As we look ahead to summer, many families are starting to ask: What can we do this year? We know outdoor activities are considered safer than indoor ones, but even so, surely some activities are safer than others? Here’s our round-up of summer sports, from safest to safe-ish to reeeeally-not-so-safe.
Tennis, ping pong, badminton: You get the idea. These are the kind of sports you play while standing far apart, using individual rackets or paddles. Mask up, but as long as you’re playing these games outdoors, they’re a very good bet for some safe summer fun.
Cycling, rollerskating, scootering. Similarly, it’s hard not to maintain some distance while riding bikes or other wheeled activities.
Yoga. Set a mat or towel on the grass and get stretching.
Track and field. Again, as long as everyone is wearing a mask, any kind of outdoor running or jumping activity is great.
Baseball and softball. We like these because distancing is naturally enforced, and players don’t usually clump up together. Since the kids will still tag each other as they round the bases, and there can be shared equipment, it doesn’t quite make our “safest” category.
Gymnastics. Outdoor cartwheeling is of course the safest option, but if your kid wants to tumble at an indoor gym, look for one with good air circulation and where everyone is adhering to proper mask use. And skip the locker room—change clothes at home so you can avoid these tight, shared spaces.
Swimming. If your local public pool is opening this year, you’re probably wondering if it’s safe to take a dip. It depends a lot on the setting. A chlorinated pool does a great job of killing germs, so Covid isn’t spreading through water. If you’re outdoors and able to swim or dive with plenty of distance from others, go for it. A crowded pool with lots of kids shouting, unmasked, in each other’s faces? We’d skip it.
“Whatever type of activity you’re into, outdoor play, as much space as possible, small groups, individual (or frequently cleaned) equipment, and of course masks at all times go a long way toward keeping everyone as safe as possible.”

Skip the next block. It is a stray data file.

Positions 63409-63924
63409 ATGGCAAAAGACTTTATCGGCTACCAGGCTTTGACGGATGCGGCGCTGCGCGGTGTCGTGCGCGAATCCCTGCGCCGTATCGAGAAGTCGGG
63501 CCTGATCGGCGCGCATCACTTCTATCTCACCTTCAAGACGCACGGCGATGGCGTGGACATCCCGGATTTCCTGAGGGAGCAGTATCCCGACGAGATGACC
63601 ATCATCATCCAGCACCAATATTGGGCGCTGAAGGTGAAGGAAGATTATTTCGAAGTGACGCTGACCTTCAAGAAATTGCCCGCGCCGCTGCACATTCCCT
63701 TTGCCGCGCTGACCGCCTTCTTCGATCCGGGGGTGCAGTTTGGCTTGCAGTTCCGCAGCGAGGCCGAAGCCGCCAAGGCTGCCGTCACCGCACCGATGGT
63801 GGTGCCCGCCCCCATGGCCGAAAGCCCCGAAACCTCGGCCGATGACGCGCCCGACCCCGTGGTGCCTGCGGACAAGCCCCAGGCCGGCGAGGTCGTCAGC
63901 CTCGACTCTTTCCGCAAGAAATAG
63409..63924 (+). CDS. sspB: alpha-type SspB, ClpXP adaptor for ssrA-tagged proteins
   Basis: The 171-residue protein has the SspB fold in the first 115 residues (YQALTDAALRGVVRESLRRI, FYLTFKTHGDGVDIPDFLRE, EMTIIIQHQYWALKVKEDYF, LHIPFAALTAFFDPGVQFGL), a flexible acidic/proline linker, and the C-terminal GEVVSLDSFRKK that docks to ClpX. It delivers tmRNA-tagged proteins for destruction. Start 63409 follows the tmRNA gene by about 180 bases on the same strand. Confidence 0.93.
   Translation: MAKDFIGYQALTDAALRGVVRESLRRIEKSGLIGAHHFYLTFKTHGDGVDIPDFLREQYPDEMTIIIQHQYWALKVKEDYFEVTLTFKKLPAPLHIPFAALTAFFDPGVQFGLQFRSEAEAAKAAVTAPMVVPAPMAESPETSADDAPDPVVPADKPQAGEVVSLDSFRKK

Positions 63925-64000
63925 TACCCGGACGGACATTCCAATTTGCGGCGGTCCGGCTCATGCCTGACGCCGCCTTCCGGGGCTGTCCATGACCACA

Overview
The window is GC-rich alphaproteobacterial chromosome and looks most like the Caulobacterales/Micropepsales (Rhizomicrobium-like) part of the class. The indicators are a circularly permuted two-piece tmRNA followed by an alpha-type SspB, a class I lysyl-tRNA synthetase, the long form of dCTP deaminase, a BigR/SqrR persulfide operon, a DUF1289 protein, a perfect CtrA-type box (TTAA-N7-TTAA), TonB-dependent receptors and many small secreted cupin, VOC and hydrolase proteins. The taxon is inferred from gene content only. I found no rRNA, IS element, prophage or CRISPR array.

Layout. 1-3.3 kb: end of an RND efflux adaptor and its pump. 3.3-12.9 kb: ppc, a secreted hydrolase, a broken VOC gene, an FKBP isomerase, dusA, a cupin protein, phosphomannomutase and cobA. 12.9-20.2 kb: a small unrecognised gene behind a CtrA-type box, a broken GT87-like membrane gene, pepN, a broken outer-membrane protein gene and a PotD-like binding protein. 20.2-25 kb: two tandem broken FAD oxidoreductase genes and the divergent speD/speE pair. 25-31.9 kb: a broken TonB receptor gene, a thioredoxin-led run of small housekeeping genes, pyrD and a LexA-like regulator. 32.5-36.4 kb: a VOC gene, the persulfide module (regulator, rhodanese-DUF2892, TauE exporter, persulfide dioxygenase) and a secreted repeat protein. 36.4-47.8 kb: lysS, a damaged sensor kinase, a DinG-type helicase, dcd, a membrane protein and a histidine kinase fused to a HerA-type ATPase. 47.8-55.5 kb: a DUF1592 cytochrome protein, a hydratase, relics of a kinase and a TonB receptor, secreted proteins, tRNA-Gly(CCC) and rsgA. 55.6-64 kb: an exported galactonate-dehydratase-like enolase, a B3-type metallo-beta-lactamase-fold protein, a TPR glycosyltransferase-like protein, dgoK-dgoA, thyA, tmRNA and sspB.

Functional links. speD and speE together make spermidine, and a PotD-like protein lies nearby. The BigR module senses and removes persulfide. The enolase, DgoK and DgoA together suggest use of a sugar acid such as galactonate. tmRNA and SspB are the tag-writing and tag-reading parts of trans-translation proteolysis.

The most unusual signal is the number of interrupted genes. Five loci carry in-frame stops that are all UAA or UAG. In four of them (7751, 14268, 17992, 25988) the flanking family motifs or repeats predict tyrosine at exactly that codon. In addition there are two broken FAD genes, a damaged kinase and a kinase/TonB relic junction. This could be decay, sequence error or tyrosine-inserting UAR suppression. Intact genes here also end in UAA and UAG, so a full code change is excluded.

Proceed With Caution
Soccer. If the kids are just kicking a soccer ball back and forth or working on their individual soccer skills, go ahead and move this one up to the “Safest” category. But if they want to play a real game, make sure everyone is properly masked and encourage them to give each other more space than they usually would while they’re guarding each other. Of course, outdoor play is a given for safety.
Basketball. We all want to play basketball, but it’s hard to play without spending a fair amount of time in other players’ close personal space. As with soccer, if the kids are just playing Around the World or working on their layup and no one is getting close to each other, you can move this activity to the “Safest” category. But if they want to play for real, keep the teams small and make sure everyone keeps their masks on at all times. The more space they can give each other on and off the court, the better.
Save It for Next Year
Wrestling. Unless it’s only among siblings. In which case, carry on.
Bobbing for apples. Okay, it’s usually only played at Halloween anyway. But in general, putting your open mouth in shared bowls of water is...not recommended. These kids are cute, though.
If you’re still not sure what to play or not play this summer, here’s a helpful roundup from Children’s National Hospital in Washington, D.C., and here are some tips from the CDC. Whatever type of activity you’re into, outdoor play, as much space as possible, small groups, individual (or frequently cleaned) equipment, and of course masks at all times go a long way toward keeping everyone as safe as possible.
May 1, 2021
Supporting Your Child’s Post-Pandemic Mental Health
An expert offers tips for what to look out for and what to do if you’re concerned about your kid.
Apr 24, 2021
Can One Summer Vacation Do It All?
This summer more than ever, our kids need a break. They also need to learn some stuff. Can they do both?